August 8, 1997 7:00 PM PDT
Papers may get into auctions
Now, seven months later, the Courant has acquired Auction Universe, an online auction site that holds a treasure's chest of promises.
While the Internet content market has heated up with localized content sites, which are trying to steal away ad dollars from newspapers, auction sites have quietly been making a bundle from goods that range from Beanie Babies and rare coins to movie posters. (Del Vecchio lost in his bid for a Breakfast at Tiffany's poster, but he's since bought lots of memorabilia from auction sites.)
"The newspapers years ago gave up the market of low- and niche-value collectible goods," said Pierre Omidyar, the CEO of eBay Auction Web, which has been in the auction business two years. People could no longer afford sell goods under $30 when ads cost at least $10 to run.
"What Times-Mirror is doing is trying to get back into this market," Omidyar added. "This is a very fast-growing market. I think it's the beginning of a trend."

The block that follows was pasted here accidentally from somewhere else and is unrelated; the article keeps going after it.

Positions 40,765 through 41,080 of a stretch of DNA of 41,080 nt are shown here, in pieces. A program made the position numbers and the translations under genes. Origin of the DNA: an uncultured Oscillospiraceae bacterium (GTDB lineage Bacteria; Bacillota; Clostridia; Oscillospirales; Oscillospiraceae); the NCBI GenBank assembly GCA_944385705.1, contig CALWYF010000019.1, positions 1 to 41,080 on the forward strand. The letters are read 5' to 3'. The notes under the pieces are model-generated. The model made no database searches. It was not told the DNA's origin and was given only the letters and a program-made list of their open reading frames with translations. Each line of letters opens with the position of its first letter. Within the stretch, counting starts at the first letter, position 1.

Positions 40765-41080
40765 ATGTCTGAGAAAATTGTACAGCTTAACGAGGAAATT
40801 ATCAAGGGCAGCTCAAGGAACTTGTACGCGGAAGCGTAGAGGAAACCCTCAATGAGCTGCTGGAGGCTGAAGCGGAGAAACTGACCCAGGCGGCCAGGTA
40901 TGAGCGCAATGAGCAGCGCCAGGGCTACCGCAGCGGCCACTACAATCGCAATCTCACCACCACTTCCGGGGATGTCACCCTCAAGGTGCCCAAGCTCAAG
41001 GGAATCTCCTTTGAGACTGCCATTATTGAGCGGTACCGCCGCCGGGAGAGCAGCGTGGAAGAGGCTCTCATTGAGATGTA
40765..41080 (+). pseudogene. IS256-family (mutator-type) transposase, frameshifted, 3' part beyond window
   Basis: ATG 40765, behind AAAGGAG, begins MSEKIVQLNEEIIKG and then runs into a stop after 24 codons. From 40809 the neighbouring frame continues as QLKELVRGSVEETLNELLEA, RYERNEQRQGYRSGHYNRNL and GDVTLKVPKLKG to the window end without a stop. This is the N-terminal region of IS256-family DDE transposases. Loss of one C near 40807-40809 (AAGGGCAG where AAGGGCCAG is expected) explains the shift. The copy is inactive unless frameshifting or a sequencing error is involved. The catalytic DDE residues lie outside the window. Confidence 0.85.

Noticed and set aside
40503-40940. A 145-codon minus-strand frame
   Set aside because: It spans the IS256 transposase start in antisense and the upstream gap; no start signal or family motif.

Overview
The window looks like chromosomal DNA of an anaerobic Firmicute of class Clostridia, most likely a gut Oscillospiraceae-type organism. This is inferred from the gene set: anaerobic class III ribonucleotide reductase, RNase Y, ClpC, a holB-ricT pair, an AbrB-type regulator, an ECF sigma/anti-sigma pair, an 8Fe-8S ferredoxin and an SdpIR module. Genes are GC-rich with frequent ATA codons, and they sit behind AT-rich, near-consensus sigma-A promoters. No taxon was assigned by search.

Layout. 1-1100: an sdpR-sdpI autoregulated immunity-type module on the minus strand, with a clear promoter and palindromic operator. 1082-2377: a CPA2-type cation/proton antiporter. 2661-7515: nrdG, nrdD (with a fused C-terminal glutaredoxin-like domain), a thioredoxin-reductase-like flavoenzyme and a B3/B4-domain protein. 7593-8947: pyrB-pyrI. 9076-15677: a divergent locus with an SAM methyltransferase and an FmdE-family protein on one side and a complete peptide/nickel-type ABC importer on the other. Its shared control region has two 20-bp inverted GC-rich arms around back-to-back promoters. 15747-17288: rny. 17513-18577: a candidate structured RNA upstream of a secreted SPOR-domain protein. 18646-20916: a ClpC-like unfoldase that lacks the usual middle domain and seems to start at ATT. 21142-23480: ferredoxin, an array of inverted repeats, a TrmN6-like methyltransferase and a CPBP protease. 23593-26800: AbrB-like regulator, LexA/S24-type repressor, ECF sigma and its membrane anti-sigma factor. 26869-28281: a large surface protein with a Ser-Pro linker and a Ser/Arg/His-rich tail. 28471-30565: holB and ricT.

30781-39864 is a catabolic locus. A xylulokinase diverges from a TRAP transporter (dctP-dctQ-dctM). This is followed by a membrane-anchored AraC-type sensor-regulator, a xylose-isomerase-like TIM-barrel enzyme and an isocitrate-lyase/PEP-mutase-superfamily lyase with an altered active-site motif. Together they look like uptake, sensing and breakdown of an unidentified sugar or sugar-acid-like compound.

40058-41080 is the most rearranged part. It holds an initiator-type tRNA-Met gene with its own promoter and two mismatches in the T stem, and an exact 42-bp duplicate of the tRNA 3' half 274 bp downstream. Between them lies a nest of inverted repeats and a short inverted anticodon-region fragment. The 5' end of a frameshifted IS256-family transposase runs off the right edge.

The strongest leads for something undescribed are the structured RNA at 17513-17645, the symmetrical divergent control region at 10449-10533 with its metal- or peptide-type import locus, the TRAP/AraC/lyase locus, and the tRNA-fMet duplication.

Del Vecchio agreed. "We feel quite strongly that this could be a really important thing for us." He said that Times Mirror plans to license the technology to other newspapers so they, too, can recoup the nickel-and-dime market--and Times Mirror can make a buck while they do it.
Auction sites make money by taking a small cut from each sale. There is virtually no overhead. Usually, buyers and sellers make their own arrangements to exchange goods. People who tend to participate in the auctions tend to be junkies, in both senses of the word.
Not only do people like to buy and sell, but also they think of auction sites as entertainment, according to Larry Schwartz, president and CEO of Auction Universe. For newspapers, entertainment can translate into dollars: People lured to the auction site for fun and buying will be only a click away from the news.
Schwartz said that eventually there will be a newspaper component to complement the online component, but he would not elaborate.